Laryngeal Tuberculosis

Chapter 99

Laryngeal Tuberculosis


There is an increasing incidence of tuberculosis in the United States since 1986. This trend is attributed to the increased incidence of acquired immune deficiency syndrome. This increase involves both pulmonary and extrapulmonary disease but involvement of the larynx remains rare. Laryngeal tuberculosis is usually secondary to active pulmonary tuberculosis. In the past, laryngeal tuberculosis typically affected patients between the ages of 20 and 40. In recent times patients in the older age group are more commonly seen.

Clinical Findings

Patients may present with any of the following symptoms: fever, weight loss, neck pain, dysphagia, hoarseness, and voice weakness. Clinical examination may reveal laryngeal edema, ulcerations, and associated cervical lymphadenopathy. Lung signs such as consolidation or collapse may also be evident.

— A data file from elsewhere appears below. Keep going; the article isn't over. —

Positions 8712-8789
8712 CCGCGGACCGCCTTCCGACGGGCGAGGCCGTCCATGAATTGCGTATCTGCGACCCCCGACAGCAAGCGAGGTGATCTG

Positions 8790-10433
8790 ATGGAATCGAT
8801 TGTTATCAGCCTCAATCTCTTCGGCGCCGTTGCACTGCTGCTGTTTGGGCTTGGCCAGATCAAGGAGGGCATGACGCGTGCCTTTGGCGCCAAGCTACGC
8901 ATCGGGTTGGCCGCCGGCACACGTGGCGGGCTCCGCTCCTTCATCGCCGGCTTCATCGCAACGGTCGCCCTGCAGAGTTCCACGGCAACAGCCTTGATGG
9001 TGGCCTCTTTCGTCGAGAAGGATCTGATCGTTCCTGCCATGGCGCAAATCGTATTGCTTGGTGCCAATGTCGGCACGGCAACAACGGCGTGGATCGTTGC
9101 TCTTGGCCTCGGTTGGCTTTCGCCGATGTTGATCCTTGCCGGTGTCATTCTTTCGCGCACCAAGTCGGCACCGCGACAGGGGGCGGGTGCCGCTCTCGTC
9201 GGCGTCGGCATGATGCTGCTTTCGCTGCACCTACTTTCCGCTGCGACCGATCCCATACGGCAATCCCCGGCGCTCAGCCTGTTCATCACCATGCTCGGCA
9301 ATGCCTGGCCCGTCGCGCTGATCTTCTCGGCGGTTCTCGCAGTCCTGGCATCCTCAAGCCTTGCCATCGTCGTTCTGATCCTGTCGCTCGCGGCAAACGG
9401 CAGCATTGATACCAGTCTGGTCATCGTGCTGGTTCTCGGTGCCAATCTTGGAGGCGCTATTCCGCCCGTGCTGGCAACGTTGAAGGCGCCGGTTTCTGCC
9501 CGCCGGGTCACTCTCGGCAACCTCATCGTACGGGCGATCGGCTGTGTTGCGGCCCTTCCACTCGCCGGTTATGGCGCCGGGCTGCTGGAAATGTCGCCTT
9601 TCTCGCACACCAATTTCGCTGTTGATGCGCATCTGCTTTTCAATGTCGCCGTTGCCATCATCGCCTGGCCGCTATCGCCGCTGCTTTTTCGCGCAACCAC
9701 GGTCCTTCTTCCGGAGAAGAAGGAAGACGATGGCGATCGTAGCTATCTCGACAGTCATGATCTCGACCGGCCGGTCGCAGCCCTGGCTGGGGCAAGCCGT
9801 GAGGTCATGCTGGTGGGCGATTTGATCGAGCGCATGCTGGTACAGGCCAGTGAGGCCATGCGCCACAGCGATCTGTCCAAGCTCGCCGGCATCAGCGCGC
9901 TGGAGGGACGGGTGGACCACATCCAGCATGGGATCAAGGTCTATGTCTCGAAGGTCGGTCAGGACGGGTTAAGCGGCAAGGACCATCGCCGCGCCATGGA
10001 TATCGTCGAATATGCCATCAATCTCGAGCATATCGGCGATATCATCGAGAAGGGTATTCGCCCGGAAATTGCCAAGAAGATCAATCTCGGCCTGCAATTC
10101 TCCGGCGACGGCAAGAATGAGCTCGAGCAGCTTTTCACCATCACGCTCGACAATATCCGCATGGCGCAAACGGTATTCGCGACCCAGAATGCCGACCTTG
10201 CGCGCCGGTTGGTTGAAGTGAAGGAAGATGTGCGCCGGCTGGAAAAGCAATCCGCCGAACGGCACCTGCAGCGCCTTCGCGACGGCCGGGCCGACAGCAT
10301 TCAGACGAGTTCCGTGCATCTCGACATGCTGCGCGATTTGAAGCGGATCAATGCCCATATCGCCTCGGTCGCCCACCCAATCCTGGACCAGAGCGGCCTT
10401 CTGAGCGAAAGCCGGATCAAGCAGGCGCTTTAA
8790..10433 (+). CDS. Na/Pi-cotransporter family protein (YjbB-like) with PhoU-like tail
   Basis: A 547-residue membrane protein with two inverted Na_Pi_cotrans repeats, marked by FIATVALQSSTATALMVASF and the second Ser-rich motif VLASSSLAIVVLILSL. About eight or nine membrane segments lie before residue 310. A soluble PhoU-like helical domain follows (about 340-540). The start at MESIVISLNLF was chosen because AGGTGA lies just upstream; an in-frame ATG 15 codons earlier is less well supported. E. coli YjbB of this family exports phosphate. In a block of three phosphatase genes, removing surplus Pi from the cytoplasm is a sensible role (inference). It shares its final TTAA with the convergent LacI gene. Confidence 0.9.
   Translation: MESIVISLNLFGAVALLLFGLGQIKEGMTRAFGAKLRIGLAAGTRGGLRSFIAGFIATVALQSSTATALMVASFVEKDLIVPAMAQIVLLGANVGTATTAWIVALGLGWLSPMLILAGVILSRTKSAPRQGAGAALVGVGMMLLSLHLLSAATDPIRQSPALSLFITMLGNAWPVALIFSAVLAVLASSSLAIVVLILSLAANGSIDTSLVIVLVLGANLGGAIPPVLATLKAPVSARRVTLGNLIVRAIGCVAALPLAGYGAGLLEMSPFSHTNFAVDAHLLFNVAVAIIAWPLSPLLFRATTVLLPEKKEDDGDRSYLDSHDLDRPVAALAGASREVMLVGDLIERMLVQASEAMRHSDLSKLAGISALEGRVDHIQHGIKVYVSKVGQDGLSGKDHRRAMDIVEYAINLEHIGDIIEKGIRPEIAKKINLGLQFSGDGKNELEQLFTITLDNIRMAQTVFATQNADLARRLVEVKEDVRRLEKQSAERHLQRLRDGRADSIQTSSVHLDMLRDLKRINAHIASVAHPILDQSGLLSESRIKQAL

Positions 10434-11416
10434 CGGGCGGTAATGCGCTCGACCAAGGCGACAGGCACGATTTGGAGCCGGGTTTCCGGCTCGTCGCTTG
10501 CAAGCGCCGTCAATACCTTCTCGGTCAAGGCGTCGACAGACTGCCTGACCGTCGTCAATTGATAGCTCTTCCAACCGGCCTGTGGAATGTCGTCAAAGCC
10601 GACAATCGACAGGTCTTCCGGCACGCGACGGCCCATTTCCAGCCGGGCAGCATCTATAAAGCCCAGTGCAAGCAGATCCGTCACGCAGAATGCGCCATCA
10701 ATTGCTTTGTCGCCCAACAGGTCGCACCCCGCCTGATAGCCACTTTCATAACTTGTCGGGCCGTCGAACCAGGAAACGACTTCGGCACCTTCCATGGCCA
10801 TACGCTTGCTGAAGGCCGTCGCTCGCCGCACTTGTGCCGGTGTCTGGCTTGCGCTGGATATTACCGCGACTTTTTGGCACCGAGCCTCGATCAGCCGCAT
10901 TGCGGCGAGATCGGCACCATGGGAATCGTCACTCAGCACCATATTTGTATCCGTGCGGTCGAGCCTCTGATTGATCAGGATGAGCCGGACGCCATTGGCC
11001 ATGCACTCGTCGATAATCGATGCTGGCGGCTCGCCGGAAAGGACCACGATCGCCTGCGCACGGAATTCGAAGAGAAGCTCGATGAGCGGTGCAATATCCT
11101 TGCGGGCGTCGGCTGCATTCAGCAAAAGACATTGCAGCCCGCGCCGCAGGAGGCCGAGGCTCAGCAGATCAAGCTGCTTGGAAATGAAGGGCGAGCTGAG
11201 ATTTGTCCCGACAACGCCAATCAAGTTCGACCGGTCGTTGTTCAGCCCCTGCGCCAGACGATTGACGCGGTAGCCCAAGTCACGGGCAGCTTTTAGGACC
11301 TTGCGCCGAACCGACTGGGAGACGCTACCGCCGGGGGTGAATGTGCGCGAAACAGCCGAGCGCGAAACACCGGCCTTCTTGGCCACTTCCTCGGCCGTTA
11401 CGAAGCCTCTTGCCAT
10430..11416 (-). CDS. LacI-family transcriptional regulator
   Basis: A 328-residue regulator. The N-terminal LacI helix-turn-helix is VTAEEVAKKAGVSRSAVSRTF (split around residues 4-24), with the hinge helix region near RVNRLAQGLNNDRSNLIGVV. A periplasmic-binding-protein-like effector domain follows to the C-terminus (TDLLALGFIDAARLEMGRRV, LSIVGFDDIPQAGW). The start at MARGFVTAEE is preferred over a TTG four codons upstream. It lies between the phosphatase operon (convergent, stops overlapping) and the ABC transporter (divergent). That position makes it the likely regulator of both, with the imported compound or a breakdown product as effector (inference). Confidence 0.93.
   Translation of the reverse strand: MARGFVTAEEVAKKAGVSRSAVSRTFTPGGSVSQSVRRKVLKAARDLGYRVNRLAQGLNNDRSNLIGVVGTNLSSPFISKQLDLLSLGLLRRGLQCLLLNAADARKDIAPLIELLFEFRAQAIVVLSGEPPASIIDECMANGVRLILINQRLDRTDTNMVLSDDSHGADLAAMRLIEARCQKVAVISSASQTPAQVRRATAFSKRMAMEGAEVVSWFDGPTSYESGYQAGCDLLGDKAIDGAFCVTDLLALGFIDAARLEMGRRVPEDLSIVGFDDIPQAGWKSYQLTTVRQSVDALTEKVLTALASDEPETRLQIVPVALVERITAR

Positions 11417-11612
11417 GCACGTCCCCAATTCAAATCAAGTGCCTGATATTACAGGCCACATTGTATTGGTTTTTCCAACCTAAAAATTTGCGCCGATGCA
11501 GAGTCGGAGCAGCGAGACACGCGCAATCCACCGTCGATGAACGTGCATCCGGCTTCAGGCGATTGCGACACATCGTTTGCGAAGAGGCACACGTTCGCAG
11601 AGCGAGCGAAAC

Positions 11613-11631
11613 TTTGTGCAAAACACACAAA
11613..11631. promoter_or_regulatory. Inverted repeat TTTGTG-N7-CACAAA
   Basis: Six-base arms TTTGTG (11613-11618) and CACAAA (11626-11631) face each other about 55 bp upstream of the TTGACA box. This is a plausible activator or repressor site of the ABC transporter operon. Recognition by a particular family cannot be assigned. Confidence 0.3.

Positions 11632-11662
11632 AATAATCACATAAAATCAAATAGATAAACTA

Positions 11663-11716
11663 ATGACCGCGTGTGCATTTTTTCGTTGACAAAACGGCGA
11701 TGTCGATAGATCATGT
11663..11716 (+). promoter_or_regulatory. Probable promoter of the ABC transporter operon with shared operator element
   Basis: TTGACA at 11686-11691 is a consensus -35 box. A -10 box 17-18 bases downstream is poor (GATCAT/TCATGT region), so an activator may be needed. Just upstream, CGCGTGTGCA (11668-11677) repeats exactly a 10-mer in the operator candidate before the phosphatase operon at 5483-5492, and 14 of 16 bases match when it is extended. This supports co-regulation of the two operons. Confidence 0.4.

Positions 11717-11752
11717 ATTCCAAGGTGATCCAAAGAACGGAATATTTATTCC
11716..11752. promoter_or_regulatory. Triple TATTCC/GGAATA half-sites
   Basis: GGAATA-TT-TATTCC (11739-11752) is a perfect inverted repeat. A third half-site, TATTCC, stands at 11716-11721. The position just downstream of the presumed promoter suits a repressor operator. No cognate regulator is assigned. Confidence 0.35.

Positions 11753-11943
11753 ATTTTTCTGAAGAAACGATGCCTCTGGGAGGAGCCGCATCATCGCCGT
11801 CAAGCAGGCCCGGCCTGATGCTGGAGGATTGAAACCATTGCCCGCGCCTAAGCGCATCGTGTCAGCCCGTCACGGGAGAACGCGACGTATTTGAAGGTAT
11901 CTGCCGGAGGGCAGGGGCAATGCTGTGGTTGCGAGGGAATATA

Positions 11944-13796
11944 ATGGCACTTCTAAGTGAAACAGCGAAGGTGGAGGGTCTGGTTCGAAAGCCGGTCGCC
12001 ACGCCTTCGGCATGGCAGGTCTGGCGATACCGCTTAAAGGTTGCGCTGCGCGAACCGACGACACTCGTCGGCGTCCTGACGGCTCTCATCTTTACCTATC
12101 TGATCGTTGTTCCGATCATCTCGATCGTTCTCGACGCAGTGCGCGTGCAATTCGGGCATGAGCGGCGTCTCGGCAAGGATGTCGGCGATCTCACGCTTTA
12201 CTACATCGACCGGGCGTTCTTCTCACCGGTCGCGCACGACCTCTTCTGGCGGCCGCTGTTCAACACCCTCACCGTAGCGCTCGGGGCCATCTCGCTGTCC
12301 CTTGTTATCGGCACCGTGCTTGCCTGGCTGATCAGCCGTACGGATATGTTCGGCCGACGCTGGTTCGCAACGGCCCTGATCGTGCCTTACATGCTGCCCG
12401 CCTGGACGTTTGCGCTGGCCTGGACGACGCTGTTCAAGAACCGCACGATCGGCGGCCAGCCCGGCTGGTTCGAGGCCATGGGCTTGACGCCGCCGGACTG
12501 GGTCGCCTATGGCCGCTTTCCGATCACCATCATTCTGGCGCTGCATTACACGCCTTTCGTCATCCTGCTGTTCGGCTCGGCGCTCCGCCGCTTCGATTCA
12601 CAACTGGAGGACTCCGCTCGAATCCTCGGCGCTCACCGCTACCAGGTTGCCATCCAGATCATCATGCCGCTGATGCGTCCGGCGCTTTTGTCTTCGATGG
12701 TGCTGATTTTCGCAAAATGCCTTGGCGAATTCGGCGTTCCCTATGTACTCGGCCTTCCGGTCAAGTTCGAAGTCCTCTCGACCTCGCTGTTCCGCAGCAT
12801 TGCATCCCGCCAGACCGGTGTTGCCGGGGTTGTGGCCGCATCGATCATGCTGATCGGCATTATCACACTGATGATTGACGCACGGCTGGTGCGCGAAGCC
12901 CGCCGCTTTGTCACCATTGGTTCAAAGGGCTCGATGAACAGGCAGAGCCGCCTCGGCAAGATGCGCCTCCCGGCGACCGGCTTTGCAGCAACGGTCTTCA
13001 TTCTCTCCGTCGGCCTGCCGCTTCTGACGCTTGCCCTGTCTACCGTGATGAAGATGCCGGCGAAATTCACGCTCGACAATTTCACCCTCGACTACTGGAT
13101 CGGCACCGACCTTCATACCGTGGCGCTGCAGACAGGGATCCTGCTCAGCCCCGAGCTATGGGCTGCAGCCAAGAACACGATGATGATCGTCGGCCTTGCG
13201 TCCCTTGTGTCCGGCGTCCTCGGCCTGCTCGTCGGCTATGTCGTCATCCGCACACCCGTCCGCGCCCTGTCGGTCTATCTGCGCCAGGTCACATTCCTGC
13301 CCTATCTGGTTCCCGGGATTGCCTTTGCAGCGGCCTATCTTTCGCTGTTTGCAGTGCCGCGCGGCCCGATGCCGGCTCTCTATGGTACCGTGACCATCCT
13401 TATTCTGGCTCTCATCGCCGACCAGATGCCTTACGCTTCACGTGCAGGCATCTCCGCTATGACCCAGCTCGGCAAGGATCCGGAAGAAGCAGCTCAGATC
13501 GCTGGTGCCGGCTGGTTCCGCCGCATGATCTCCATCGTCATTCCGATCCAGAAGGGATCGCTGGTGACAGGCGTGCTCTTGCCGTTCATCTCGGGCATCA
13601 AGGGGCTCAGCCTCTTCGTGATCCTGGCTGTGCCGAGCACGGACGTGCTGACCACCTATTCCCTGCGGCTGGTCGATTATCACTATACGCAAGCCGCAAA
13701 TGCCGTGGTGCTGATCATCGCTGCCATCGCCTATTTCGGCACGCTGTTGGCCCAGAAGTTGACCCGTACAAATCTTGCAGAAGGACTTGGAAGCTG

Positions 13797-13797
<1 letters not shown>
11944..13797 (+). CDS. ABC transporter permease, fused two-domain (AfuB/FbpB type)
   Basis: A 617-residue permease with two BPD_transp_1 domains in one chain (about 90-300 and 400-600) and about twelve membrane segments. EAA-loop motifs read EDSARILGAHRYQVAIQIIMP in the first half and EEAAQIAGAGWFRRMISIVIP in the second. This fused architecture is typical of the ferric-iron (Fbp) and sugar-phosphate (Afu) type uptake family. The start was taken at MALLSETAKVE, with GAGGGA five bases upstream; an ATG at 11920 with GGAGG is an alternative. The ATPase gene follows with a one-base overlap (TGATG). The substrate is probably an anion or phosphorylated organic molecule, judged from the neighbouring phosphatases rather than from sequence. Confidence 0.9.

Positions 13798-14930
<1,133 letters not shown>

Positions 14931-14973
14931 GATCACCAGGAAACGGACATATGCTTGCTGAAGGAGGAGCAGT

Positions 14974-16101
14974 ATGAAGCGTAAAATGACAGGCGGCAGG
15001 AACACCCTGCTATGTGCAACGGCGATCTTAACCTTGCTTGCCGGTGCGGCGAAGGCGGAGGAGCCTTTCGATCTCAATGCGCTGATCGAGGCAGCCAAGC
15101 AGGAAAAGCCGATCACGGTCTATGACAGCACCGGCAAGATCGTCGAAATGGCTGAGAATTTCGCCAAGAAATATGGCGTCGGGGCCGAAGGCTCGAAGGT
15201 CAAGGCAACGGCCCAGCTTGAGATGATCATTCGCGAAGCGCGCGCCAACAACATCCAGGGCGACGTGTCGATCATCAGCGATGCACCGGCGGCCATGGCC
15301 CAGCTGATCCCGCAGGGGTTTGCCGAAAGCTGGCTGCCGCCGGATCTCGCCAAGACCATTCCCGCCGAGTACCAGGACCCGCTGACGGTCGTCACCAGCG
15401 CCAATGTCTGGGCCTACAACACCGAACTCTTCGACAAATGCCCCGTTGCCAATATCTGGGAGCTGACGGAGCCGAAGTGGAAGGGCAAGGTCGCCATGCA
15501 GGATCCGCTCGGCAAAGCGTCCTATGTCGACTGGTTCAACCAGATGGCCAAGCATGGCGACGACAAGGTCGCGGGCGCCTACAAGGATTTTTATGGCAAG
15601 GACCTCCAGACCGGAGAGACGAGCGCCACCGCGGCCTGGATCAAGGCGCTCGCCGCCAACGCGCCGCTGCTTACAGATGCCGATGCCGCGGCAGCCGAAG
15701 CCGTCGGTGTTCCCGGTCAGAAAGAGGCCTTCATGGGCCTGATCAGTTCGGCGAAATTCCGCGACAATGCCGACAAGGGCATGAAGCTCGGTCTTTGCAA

Expectoration or the pooling of infected sputum brings infected material into contact with the larynx. Infection may subsequently spread via the lymphatics to the regional lymph nodes. Tuberculosis typically produces granulomas where Mycobacterium tuberculosis is scanty. In contrast, the acid-fast bacilli appear in abundance in patients with tuberculous abscesses.


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Dec 27, 2015 | Posted by in HEAD & NECK IMAGING | Comments Off on Laryngeal Tuberculosis

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